The real controversy in the case arises over the action of the court in sustaining a demurrer to the answer. The answer is predicated on the alleged facts that on February 24, 1910, appellant was and now is a corporation organized and existing under and by virtue of the laws of the State of Virginia, and is a railroad company engaged in the operation of a railroad and the carrying of passengers and freight for hire; that it was and is engaged in interstate commerce between states of the United States, has railroad tracks and is operating a railroad as a common carrier in ten states and in the District of Columbia, and is engaged in interstate commerce in the State of Indiana, and was at said time; that all its locomotives and cars, including the car mentioned in plaintiff's complaint, were frequently and commonly used in interstate traffic; that on February 24, [179 Ind. 28] 1910, said car mentioned in plaintiff's complaint was loaded with coal, and was consigned to and from points within the State of Indiana; that said car was in train No. 77, and that train No. 77 was at said time engaged in hauling interstate traffic; that said train No. 77 originated in the State of Illinois, and passed through and into the State of Indiana, and various other states; that said car was a part of said train No. 77, and that said train No. 77 contained twenty cars, and all the other cars of said train and [100 N.E. 339] the train crew were at said time being used by the defendant in interstate commence between the states, and that said other cars were consigned from one of the states to, into and through another state. That at the time certain federal statutes, commonly called the "safety appliance acts", which are set out, were in full force, regulating and controlling the equipment of cars and engines used by railroads and common carriers engaged in interstate commerce, including automatic couplers and grabirons, by and in which penalties are provided for failure to comply with the provisions of those acts, and the courts and jurisdictions in which such penalties may be recovered; that by reason of the premises all the cars and engines of the defendant, including the car in question, were at the time complained of, subject to the exclusive power of the congress of the United States, and exclusively within the regulation and control provided by said acts of congress.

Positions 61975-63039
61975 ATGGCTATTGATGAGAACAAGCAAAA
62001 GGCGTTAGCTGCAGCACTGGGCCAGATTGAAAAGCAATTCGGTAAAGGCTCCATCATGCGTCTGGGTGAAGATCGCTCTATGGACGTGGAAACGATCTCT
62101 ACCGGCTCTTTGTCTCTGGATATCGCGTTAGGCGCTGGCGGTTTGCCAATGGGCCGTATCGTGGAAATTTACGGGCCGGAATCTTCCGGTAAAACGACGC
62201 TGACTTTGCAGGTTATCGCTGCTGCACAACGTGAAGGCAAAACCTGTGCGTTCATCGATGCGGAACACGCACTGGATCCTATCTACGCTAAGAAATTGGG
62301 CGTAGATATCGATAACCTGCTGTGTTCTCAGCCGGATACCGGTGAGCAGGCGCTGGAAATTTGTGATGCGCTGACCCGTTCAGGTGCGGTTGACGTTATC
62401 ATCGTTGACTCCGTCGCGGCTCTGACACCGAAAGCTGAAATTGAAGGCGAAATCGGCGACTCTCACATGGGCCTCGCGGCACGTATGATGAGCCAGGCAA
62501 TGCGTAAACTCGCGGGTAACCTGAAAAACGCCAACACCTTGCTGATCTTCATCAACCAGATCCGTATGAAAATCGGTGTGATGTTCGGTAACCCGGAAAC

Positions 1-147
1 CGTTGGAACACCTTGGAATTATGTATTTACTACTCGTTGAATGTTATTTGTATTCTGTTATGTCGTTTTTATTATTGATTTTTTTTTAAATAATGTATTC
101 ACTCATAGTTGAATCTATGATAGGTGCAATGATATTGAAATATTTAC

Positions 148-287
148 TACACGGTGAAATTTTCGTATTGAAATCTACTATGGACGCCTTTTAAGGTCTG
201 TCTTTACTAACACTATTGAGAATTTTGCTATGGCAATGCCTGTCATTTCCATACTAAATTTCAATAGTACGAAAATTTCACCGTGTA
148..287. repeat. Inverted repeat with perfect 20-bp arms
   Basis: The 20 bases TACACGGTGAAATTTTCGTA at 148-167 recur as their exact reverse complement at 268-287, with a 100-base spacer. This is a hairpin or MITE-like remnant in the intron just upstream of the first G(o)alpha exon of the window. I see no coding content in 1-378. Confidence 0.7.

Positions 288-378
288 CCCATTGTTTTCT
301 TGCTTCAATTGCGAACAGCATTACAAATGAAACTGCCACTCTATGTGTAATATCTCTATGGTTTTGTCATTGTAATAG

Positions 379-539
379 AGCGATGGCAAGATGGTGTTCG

The federal safety appliance act of March 2, 1893, by its fourth section, provided: "That from and after the first day of July Eighteen hundred and ninety five * * * it shall be unlawful for any railroad company to use any car in interstate commerce that is not provided with secure grabirons and handholds in the ends and sides of each car, for greater security to men in coupling and uncoupling cars." U.S. Comp. Stat. 1901 p. 3174. The act was amended March 2, 1903 by § 1 as follows: "Be it enacted [179 Ind. 29] * * * and the provisions and requirements hereof and of said Acts relating to train brakes, automatic couplers, grabirons, and the height of drawbars shall be held to apply to all trains, locomotives, tenders, cars, and similar vehicles used on any railroad engaged in interstate commerce, and in the Territories and the District of Columbia, and to all other locomotives, tenders, cars and similar vehicles used in connection therewith, excepting * * *." U.S. Comp. Stat. Supp. 1909 p. 1143.

The sixth section of the act of 1893, as amended in 1896, provides a penalty of $ 100 for each violation of the act, and for action on part of the United States district attorney in the district court of the United States having jurisdiction. 29 U.S. Stat. at Large 85, Ch. 87.

It is the contention of appellant, (1) that the sole jurisdiction for punishment for the violation alleged in the complaint is in the United States District Court, and (2) that the interstate commerce act having covered the same field under the power "to regulate commerce" the Indiana statute is void as to a car used on a railroad engaged in interstate commerce, whether the car be loaded and delivered within a state, or whether moved loaded or empty within a state. The answer set out sufficiently discloses appellant's contention and theory.

The solution of the second proposition necessarily determines the first, for the reason that if the federal act is alone controlling, the action to impose a penalty must be in the United States courts, while if the federal act is not controlling as to the subject-matter itself, it is not claimed that there is want of jurisdiction in the state courts.

The controversy is made to wage around the question whether the act of congress refers to and includes any car in use at any time on any railroad engaged in interstate commerce generally, or in any interstate train, irrespective of whether it is at any particular time carrying an intrastate [179 Ind. 30] shipment, or whether at the particular time loaded to be delivered wholly within a state through which such railroad or train runs.

It is the urgency of appellee that the State act is not an effort to regulate or interfere with interstate commerce, and is in aid of the safety appliance acts of congress, and not repugnant thereto, and that where they do not conflict the carrier is answerable to both statutes.

An examination of the state statute discloses that it seeks to restrict its operation wholly to the movement of purely state traffic; in fact the tenth section expressly excepts "locomotives, tenders, cars, similar vehicles or trains, while any of which are in actual use in interstate commerce," and the question is, notwithstanding this fact, Is its effect a regulation or interference with or burden upon interstate commerce, or in conflict, in actual operation, with the federal act, as applied to the character of the shipment disclosed by the answer?

The car in question was at the time used in hauling an wholly intra-state shipment; it was in a train all the other cars of which were used in interstate shipments, or passing from Illinois into or through Indiana, by a train originating in the former state,...